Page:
5) Best feet forward

BOOTS ARE THE MOST IMPORTANT! I cannot stress this enough. As flashy as boards can make you look and feel about yourself, you are nothing on hill without happy feet. That being said, I will recommend the two things that have saved my feet from the agony that I went through for a couple of seasons. First and foremost, get a pair of boots that fit correctly from a shop that knows what they are talking about. Don't buy something just because it's super cheap. Spend the extra $50 for the boots that hold your heel in place and don't feel like house slippers. Once you have your boots, or if you want to improve the boots you already have, get them heat molded.


Shops will do this for a very small fee and it makes a world of difference. They will be put on a heat machine for a bout 15 minutes and then you will stand in them while the foam forms around feet. It is a game changer. The last thing I will recommend, especially for the rider that is on hill 20 or more days a year is getting custom insoles. Here in Salt Lake City I have been going to Inkline Foot Science on 3300 South and 2917 East, and they saved my snowboarding career by getting my feet into the right position in my boots. If snowboarding is your passion, invest in your feet and get a pair of custom insoles from a certified boot fitter like Inkline. 



6) Twist and Shout

High back counter rotation is something that not very many people talk about, but a lot of experienced snowboarders do it. Essentially it is  a way to maximize the surface area of your binding highback to align it behind your leg for more effective heelside turns. It is super easy to do, and you will feel a huge difference on those heelside carves. You need to undo the hardware that holds your highback in place. Once the highback can move freely, twist the highback so it is parallel with the heel edge of your snowboard and then place the hardware back. Depending on the binding make and model, the hardware will be in a different place, but you will be able to do this with any binding that uses the normal highback and two strap system (the exceptions being step-in and Flow bindings). It is an old trick that some of the riders with the best board control have been doing for years.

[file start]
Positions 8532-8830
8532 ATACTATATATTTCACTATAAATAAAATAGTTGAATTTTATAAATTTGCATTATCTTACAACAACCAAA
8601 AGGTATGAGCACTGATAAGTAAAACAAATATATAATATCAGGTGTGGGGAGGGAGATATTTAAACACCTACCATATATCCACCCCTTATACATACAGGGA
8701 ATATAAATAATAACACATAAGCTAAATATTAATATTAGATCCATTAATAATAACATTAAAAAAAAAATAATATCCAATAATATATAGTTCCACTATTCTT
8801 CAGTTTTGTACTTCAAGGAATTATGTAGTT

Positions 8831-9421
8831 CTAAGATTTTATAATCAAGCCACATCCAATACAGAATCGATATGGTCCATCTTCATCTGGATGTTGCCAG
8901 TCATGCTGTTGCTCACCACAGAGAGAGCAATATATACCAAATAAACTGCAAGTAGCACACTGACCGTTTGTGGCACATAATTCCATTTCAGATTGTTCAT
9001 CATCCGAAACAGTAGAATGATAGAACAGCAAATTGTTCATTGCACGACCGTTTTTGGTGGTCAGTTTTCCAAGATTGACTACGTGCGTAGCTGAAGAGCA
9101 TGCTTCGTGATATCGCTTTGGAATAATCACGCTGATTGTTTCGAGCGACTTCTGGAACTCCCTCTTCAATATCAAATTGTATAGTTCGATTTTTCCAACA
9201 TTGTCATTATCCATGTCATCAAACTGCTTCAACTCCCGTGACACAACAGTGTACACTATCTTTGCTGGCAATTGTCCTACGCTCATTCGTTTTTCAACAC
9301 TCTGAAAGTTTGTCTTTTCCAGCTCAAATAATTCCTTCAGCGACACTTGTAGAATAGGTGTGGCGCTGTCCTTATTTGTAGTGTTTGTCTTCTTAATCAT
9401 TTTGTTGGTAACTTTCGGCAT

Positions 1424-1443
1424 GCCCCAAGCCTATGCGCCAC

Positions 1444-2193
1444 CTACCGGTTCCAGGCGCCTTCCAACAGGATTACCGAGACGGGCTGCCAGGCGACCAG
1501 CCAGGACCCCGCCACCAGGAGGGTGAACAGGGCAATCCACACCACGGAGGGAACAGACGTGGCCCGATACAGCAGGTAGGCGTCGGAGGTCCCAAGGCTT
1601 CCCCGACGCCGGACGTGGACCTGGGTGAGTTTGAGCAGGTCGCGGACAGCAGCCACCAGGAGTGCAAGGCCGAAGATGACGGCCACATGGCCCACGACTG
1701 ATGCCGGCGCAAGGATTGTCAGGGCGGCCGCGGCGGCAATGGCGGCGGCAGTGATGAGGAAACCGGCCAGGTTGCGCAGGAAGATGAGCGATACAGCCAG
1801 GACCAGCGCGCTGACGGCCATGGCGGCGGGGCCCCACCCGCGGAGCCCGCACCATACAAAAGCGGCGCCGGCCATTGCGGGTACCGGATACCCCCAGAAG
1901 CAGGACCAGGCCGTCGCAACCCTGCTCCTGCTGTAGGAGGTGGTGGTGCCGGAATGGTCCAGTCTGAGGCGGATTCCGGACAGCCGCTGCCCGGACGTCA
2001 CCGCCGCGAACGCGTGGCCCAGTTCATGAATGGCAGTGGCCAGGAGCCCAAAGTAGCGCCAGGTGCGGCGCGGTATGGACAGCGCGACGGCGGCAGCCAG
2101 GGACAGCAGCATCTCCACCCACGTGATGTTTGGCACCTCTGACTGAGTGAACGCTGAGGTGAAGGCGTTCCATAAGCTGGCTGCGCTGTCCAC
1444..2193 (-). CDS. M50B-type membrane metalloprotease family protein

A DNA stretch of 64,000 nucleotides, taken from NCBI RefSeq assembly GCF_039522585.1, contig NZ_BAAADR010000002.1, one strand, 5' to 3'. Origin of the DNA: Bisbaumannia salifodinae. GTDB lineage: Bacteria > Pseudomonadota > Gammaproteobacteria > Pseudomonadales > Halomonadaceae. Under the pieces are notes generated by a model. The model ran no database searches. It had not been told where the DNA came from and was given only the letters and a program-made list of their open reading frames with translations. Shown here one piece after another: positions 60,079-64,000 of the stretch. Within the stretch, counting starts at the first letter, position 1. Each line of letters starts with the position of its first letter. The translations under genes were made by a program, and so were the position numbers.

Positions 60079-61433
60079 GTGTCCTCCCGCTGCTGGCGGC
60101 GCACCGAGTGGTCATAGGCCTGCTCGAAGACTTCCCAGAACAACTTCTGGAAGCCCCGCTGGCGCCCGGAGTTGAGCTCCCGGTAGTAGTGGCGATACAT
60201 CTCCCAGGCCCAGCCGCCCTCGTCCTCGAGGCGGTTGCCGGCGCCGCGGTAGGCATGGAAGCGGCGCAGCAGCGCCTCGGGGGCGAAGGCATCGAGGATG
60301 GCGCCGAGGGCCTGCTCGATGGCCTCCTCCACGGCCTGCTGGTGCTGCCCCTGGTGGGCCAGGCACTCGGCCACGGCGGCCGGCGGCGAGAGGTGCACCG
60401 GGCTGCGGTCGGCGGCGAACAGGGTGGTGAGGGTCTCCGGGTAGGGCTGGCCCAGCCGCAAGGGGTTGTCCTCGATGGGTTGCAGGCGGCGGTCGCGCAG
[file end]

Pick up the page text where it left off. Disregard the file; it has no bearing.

Movies that will set the mood — 

1) Absinthe Films "Turbodojo"

Absinthe Films has been documenting the best snowboarding for nearly two decades and they always get me excited to ride. If you like their films, check out their indiegogo page to see what kind of benefits you can get for supporting their art and keeping the radness coming.

2) Snowboarder Magazine/Bode Merrill's "PEPPER"

SLC local Bode Merrill assembled and amzing crew for his latest project. The stuff these gusy are doing is next level. 

3) Transworld Snowboarding's "Arcadia"

Some of the best talent from across the globe got together for this year's TWS offering.

4) Quiksilver's "Depth Perception"

Travis Rice and company are at it again with this unique flick that takes place in the British Columbia Backcountry.

5) "Beacon" by Louif Paradis, Hayden Rensch and Snowboarder Magazine

The greatest rail rider of our time, Louif Paradis has teamed up with filmmaker Hayedn Rensch to bring a thoughtful look into the mind of a modern-day snowboarding genius.


*** (Special Category) One to keep an eye out for ***

The Vans Video "Landline" due to release in January.